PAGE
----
Brian Cox, Jason Patric, Jim Gaffigan, Chris Noth, and Kiefer Sutherland in That Championship Season. Photo by Joan Marcus.
BOTTOM LINE: Mis-cast, mis-directed, and mis-guided in its sentiments, this movie and television star vehicle currently playing on Broadway is a miss in my book.
That Championship Season won the Pulitzer Prize for best play in 1972. In 1973 it won a Tony award for best drama. Soon after it closed on Broadway, and a year and a half later, it fell off the cultural radar. It did not make the canon of American drama; it did not become one of those standards that one sees in every community theater across America. It did become a TV movie of the week. Some might see the new revival on Broadway, with a powerhouse cast of very popular television and movie stars (particularly Kiefer Sutherland from 24 and Chris Noth from Sex and the City) as the opportunity for this little-considered play to get its due. In fact, one of the producers is named Second Chance Productions.
The play does have some wonderful dialogue, including well-crafted revelatory monologues for each character and truly funny one-liners (handled with perfect timing and delivery by Jason Patric), and enduring themes that are both universal – what does it mean to be a man? – and very American – what does it mean to be a man? On the other hand, maybe there are some pretty good reasons this play quietly drifted into obscurity
Here’s the scenario: Five men, (not men of color, of course), get together to celebrate the twentieth anniversary of their high school basketball championship. The coach, played by Brian Cox, the hero and father-figure to his band of star athletes, played by Jason Patric, Jim Gaffigan, Kiefer Sutherland, and Chris Noth. The fifth starter on the team has defected from the club and does not attend the annual reunions. This year, the men have something more than just nostalgia on their minds; they must work together to keep one of their ilk, George Sikowski (Jim Gaffigan) in the office of mayor in their dying Pennsylavania town. His challenger? A progressive do-gooder who is both a kike and a possible commie, according to Coach. Additionally implicated in this threat are the N’s, the B’s and every other uppity group that rose up in the 60’s to demand their rightful place in American society. Oh the horror.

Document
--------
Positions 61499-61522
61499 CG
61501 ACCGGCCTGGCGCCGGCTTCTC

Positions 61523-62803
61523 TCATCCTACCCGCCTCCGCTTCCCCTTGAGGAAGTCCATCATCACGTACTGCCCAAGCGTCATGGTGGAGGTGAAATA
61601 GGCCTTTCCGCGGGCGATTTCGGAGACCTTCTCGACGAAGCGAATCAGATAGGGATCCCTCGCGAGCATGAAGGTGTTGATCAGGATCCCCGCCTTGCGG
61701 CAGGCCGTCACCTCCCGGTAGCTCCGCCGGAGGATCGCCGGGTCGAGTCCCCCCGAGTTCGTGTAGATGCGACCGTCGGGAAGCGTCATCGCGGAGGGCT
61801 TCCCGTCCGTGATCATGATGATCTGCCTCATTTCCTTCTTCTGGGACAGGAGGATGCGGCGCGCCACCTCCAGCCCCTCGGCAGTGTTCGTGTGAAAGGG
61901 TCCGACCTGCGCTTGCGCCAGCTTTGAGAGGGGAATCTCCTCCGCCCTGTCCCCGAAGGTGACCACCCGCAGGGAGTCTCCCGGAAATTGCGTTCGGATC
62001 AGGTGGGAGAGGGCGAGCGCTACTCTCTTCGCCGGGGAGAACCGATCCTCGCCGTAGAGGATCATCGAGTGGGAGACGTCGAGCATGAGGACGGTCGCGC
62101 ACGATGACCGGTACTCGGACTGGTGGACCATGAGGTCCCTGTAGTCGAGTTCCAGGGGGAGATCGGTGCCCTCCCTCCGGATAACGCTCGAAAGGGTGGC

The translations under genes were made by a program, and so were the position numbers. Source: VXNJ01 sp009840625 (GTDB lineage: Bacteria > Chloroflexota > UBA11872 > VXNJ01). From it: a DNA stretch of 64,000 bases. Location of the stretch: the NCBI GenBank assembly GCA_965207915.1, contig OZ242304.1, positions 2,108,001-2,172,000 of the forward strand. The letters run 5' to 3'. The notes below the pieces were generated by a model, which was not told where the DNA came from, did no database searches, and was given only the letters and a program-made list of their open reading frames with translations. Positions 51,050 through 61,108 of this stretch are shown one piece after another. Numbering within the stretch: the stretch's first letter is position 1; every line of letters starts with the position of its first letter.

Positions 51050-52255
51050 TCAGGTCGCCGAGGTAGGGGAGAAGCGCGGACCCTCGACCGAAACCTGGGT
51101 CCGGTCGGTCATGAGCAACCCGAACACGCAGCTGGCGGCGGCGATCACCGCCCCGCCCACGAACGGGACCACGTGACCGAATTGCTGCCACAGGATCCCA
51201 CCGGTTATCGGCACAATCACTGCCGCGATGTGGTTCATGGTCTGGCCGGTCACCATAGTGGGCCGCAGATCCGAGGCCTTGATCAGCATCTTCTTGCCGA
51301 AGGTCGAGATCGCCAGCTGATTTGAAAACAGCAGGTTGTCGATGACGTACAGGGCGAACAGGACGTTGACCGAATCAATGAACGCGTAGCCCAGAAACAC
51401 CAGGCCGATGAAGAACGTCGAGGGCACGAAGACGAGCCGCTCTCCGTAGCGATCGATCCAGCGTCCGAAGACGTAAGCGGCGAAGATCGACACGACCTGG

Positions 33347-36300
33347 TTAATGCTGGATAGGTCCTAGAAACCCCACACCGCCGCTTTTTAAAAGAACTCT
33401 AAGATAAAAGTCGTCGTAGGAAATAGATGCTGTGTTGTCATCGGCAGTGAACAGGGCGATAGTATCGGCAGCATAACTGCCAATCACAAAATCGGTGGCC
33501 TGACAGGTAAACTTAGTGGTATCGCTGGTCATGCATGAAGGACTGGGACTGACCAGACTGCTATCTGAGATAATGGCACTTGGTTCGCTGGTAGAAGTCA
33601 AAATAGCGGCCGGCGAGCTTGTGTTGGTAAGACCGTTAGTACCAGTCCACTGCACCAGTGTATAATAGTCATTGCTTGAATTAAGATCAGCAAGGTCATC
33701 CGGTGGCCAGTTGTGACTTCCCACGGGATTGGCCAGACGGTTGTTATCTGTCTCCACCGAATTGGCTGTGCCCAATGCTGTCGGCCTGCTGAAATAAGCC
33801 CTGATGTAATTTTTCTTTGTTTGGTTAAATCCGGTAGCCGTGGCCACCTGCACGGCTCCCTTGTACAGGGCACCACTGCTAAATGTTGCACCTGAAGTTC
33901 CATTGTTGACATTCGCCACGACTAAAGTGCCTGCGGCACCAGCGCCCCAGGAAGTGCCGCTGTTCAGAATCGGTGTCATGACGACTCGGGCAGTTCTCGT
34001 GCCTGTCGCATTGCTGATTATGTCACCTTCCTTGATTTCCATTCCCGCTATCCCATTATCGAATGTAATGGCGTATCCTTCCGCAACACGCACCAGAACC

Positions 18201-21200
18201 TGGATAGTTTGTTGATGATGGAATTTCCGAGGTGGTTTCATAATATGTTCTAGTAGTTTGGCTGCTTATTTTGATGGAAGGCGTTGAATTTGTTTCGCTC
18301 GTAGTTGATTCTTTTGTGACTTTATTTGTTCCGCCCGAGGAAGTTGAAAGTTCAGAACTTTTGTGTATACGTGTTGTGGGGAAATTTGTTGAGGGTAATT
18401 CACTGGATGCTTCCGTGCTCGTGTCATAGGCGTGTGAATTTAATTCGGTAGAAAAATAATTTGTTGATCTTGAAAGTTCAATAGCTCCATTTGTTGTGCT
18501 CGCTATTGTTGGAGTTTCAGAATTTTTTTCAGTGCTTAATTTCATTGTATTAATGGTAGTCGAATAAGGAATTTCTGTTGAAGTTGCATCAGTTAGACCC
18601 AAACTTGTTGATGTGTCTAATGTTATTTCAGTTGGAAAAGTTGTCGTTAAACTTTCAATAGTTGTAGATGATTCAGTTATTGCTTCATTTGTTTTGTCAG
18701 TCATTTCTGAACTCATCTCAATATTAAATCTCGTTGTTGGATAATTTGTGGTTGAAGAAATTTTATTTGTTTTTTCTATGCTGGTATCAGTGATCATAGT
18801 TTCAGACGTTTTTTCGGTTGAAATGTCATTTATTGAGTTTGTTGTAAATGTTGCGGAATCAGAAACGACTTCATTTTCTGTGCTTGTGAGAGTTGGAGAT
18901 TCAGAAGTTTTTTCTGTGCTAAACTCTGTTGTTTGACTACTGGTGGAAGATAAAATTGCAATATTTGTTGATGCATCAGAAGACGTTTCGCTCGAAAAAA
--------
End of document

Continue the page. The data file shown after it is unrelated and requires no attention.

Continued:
In addition to this attack on their rightful supremacy by people who don’t know their place anymore, the former high school basketball stars are hitting their mid-life crisis bottoms; they have failed to become geniuses and heroes as Coach hoped they would, and instead are whining, disappointed, self-destructive, and self-aggrandizing, and they secretly hate one another. So, we have a bunch of men struggling to make sense their place in the world and find a sense of self after massive cultural shifts have occured and they have been unseated from their thrones, or at least asked to give up a little room at the table. So far, I’m into it.
The problem is that if That Championship Season aims to show up the problems of a society centered around straight white men, it never goes far enough in its critique. The one self-assured man in the group is Coach, a hold-out the from the previous generation –- a red-blooded man who believes in winning at any cost and who still mourns the passing of American greatness as emblemized by his own father’s fall from grace during the Great Depression. The Coach and his minions are struggling and limited, the playwright Jason Miller makes that clear -– they are threatened and turn to hate to bolster their floundering pride. But there’s a problem; the team and the play never explicitly rejects Coach and his defensive, hateful point of view. They almost become disillusioned with him; they almost get derailed in their efforts to mount a reactionary political campaign based on ethnic slurs and red-baiting; they almost break up as a championship team -– but not quite. In the end, they realize they love each other, would do anything for each other, and must band together to fight off the K’s, the N’s and the B’s. In the final moments of the play, one of the boys asks Coach if he keeps up with high school basketball anymore. Coach responds ‘No, I don’t watch basketball anymore; it’s no longer a white man’s game.” And curtain.